Nested functions in C++

Discussion in 'C++' started by A, Sep 21, 2003.

  1. A

    A Guest

    Hi,

    How do you make use of nested functions in C++? I realize in C++ that
    everything must be declared first in a header file before implementation in
    a .cpp file. I tried to nest a method prototype in another prototype but
    seems pointless. Can someone please write a short, simple, and concise
    skeleton code of how to use nested functions?

    class Foo
    {
    private:
    int a;
    int b;

    public:
    void funcA();
    void funcB(); // seems pointless
    }

    void Foo:: funcA()
    {
    this->funcB;
    void Foo::funcB()
    {...}
    }
    //error: local method problem

    any help appreciated.

    Regards
    reuytrt


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    A, Sep 21, 2003
    #1
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  2. A

    Dave Theese Guest

    "A" <> wrote in message
    news:...
    > Hi,
    >
    > How do you make use of nested functions in C++? I realize in C++ that
    > everything must be declared first in a header file before implementation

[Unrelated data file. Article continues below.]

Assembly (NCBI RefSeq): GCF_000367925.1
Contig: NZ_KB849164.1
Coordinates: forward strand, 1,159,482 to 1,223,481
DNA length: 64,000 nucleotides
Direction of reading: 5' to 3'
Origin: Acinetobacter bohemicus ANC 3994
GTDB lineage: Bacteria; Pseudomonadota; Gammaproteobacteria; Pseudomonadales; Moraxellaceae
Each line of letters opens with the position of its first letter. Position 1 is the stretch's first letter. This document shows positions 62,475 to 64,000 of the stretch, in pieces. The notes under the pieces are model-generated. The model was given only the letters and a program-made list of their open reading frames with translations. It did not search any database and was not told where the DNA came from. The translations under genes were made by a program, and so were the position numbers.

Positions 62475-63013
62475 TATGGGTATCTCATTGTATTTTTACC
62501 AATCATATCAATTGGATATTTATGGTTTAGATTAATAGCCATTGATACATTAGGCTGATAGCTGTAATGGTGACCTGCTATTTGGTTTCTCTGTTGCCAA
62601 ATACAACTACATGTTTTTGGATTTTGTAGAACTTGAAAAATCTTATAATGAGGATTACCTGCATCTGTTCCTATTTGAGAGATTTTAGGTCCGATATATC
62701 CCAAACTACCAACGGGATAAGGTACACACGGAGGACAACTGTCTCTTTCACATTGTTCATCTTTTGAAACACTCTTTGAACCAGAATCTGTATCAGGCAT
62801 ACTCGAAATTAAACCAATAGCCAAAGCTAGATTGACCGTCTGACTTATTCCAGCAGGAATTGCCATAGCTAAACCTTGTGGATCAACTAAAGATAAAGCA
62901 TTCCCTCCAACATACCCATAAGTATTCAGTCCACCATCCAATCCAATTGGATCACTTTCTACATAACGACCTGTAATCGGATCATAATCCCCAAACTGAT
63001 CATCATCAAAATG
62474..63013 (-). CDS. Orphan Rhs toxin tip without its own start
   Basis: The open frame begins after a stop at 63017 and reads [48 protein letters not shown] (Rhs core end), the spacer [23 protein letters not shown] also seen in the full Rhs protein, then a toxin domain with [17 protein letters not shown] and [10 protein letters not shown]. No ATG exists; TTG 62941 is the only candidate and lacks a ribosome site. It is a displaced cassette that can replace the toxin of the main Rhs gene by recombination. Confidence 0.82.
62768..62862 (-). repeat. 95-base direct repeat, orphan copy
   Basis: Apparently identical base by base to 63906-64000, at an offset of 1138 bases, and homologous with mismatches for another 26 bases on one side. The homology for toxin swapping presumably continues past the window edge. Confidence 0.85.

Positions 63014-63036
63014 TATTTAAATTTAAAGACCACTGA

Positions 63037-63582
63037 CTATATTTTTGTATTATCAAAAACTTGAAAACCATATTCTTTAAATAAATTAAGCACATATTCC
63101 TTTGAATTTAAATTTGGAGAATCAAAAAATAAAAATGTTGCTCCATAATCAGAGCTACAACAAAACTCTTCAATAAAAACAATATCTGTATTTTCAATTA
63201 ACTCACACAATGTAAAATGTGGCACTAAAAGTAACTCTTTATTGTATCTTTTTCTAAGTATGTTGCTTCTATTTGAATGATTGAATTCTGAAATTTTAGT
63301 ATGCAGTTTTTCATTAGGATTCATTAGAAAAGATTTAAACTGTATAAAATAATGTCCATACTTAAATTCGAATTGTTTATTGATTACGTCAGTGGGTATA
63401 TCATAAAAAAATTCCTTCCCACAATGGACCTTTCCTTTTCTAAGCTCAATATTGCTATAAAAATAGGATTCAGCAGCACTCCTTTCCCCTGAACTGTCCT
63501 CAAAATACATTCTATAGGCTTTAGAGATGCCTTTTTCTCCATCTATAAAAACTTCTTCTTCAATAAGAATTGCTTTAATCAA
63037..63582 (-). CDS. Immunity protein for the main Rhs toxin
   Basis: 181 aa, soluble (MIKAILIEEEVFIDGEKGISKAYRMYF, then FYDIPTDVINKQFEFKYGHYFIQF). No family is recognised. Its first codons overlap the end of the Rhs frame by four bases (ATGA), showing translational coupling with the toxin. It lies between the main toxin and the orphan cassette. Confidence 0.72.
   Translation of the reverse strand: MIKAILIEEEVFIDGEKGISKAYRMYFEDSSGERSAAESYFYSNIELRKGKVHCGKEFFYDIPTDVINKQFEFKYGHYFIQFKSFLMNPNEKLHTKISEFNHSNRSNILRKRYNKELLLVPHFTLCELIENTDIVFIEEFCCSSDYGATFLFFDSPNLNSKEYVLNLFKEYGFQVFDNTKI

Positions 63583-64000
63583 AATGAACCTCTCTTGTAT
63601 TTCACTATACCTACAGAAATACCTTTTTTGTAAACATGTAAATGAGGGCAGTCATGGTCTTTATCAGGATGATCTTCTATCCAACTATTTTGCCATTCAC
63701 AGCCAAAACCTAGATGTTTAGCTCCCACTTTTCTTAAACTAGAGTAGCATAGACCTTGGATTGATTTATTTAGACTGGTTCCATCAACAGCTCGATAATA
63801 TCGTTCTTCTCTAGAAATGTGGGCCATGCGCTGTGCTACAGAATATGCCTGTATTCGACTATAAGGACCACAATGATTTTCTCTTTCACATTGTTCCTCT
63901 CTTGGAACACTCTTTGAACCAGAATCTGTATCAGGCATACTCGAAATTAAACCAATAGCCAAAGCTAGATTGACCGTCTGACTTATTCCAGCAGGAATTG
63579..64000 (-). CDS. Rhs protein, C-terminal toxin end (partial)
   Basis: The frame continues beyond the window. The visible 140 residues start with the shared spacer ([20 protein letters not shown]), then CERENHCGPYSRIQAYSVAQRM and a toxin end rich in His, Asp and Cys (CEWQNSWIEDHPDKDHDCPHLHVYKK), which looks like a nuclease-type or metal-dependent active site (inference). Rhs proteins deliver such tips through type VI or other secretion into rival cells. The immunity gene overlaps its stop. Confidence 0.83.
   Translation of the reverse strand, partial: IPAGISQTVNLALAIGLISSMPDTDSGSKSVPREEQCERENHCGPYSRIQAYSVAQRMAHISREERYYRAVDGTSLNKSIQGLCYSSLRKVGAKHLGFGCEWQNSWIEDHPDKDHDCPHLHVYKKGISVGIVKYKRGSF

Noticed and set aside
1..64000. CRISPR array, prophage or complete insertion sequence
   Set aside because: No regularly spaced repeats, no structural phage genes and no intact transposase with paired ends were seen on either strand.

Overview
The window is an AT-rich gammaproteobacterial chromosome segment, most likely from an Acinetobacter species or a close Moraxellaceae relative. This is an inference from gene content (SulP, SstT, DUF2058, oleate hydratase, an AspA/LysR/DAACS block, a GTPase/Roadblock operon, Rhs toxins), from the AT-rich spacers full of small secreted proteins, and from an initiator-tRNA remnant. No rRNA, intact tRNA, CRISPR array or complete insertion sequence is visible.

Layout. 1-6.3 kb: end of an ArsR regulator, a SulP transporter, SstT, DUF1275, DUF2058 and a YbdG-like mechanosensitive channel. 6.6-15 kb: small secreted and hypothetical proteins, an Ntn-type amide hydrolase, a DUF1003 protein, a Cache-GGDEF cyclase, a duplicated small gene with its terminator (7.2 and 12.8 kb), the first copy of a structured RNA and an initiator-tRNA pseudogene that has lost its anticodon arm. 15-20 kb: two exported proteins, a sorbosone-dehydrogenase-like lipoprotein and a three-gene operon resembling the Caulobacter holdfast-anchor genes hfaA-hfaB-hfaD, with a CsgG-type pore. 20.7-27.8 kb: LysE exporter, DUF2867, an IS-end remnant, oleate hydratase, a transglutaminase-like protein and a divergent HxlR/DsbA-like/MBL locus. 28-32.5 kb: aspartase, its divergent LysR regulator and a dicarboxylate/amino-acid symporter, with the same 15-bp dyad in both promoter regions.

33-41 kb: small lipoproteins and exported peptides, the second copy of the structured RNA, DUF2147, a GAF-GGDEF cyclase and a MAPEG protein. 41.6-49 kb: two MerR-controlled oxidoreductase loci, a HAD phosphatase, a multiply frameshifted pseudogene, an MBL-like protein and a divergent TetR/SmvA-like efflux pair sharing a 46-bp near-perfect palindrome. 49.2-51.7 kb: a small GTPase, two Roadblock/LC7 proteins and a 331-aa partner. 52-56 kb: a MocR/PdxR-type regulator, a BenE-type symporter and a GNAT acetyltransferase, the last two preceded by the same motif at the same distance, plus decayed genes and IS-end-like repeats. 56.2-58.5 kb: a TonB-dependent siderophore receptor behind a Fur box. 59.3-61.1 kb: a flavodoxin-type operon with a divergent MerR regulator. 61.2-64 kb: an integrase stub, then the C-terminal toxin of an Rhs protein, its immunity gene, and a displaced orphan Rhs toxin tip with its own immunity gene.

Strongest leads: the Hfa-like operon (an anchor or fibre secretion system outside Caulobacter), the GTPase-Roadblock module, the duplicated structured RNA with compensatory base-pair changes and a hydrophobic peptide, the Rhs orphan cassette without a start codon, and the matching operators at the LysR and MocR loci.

in
    > a .cpp file. I tried to nest a method prototype in another prototype but
    > seems pointless. Can someone please write a short, simple, and concise
    > skeleton code of how to use nested functions?
    >
    > class Foo
    > {
    > private:
    > int a;
    > int b;
    >
    > public:
    > void funcA();
    > void funcB(); // seems pointless
    > }
    >
    > void Foo:: funcA()
    > {
    > this->funcB;
    > void Foo::funcB()
    > {...}
    > }
    > //error: local method problem
    >
    > any help appreciated.
    >
    > Regards
    > reuytrt
    >
    >
    > ---
    > Outgoing mail is certified Virus Free.
    > Checked by AVG anti-virus system (http://www.grisoft.com).
    > Version: 6.0.518 / Virus Database: 316 - Release Date: 11/09/2003
    >
    >


    Functions may not be nested in C++. Nor is it *required* that declarations
    appear in a header file, but good design generally dictates that interface
    and implementation be separated.

    Hope this helps!
     
    Dave Theese, Sep 21, 2003
    #2
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  3. A wrote:
    > Hi,
    >
    > How do you make use of nested functions in C++?


    you can't...

    -- Nuclear / the Lab --
     
    John Tsiombikas (Nuclear / the Lab), Sep 21, 2003
    #3
  4. On Sun, 21 Sep 2003 15:01:30 +0930, "A" <> wrote:

    >How do you make use of nested functions in C++?


    Before you can use them you must have them.

    C++ does not support nested function à la Pascal, but does support a
    limited form of local classes (nested in functions).

    You can use local classes to achieve logical nesting, but a member
    function of a local class doesn't have access to the arguments and
    local variables of the enclosing function unless you provide such
    access yourself, e.g. via reference constructor arguments.



    >I realize in C++ that everything must be declared first in a header